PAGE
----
All roads will lead to the historic Nelson’s Dockyard in English Harbour this evening where thousands of residents will converge for the much-anticipated arrival of the Team Antigua Island Girls who are on the final leg of the Talisker Whisky Atlantic Row Challenge, dubbed the world’s toughest row.
Kevinia Francis, Elvira Bell, Christal Clashing and Samara Emmanuel set off from La Gomera, Canary Islands, on 12 December 2018 for the 3,000-mile journey that culminates at English Harbour.
They are expected to dock sometime early afternoon today Monday 28th January, 2019.
Throughout the duration of the journey there has been an outpouring of love and support for the all-female team which is seeking to raise funds for the Cottage of Hope, a shelter which offers short and long-term residency to girls who are abused, neglected or orphaned.
The Antigua and Barbuda Marine Association (ABMA) was one of the entities to join in solidarity with the quartet of pioneering females by organizing a rowing event at the Antigua Yacht Club where four rowing machines were set up and individuals invited to row for 15 minutes, 30 minutes, or an hour. For each time slot, various monetary donations were made – $28 for 15 minutes; $35 for 30 minutes and; $50 for one hour.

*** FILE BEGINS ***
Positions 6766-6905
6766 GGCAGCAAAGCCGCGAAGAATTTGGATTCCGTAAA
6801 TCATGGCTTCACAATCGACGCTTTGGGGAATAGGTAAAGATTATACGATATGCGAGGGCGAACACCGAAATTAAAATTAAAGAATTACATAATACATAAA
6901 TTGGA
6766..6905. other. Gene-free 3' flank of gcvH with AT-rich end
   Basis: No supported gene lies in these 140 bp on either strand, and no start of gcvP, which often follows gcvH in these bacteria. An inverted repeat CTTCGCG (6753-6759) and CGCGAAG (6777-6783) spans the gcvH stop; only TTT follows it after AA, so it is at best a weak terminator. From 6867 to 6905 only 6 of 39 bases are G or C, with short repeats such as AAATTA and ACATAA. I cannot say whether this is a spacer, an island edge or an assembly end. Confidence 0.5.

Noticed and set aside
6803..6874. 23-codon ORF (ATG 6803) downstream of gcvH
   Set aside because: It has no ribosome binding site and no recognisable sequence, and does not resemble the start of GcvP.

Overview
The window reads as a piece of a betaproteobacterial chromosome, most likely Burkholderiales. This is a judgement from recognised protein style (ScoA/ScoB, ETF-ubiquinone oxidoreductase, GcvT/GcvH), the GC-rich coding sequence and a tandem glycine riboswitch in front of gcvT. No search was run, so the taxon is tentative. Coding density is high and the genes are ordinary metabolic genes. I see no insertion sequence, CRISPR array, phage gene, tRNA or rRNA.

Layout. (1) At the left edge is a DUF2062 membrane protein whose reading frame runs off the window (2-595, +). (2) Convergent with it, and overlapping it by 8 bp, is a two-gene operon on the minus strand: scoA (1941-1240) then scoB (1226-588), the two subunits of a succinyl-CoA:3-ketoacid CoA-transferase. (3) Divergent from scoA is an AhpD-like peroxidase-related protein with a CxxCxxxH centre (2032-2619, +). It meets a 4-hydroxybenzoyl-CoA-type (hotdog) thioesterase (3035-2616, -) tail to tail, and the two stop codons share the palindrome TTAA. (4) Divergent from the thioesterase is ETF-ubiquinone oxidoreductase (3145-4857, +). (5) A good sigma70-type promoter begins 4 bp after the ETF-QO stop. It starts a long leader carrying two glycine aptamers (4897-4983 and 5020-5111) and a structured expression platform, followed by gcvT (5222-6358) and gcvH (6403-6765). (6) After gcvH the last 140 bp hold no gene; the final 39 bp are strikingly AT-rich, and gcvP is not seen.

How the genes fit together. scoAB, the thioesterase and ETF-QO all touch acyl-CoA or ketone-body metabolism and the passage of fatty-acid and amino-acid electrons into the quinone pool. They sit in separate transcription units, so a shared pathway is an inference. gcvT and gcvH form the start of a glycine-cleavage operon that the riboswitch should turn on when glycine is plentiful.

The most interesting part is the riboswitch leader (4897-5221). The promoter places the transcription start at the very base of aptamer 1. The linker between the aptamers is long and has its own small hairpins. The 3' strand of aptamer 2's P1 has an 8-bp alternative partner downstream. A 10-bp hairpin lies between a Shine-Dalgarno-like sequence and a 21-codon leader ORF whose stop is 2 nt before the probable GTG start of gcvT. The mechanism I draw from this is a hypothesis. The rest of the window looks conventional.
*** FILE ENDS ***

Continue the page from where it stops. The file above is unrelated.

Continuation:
Media personality Petra Williams also pledged on social media that she would do push-ups every day until the female rowers arrive back home. On the weekend Williams stated, “not sure which I am happier for, Team Antigua Island Girls are one day out or the last days of push-ups! Their persistence through many challenges has been amazing. A definite beacon and reminder to all of us that even though life gets rough, buckle down and do it”.
Noted soca artiste Claudette “CP” Peters launched a no-sugar campaign, intended to last until the team’s arrival. Renowned soca artiste King Onyan of ‘Burning Flames’ fame did a remake of the 1989 Island Girl hit in honor of the first all-female black rowing team.
Schools and other organisations hosted their own events and posted videos on the team’s Facebook page under the caption #RowandComeEen!. Nationals have been purchasing Team Antigua Island Girls shirts as a show of support.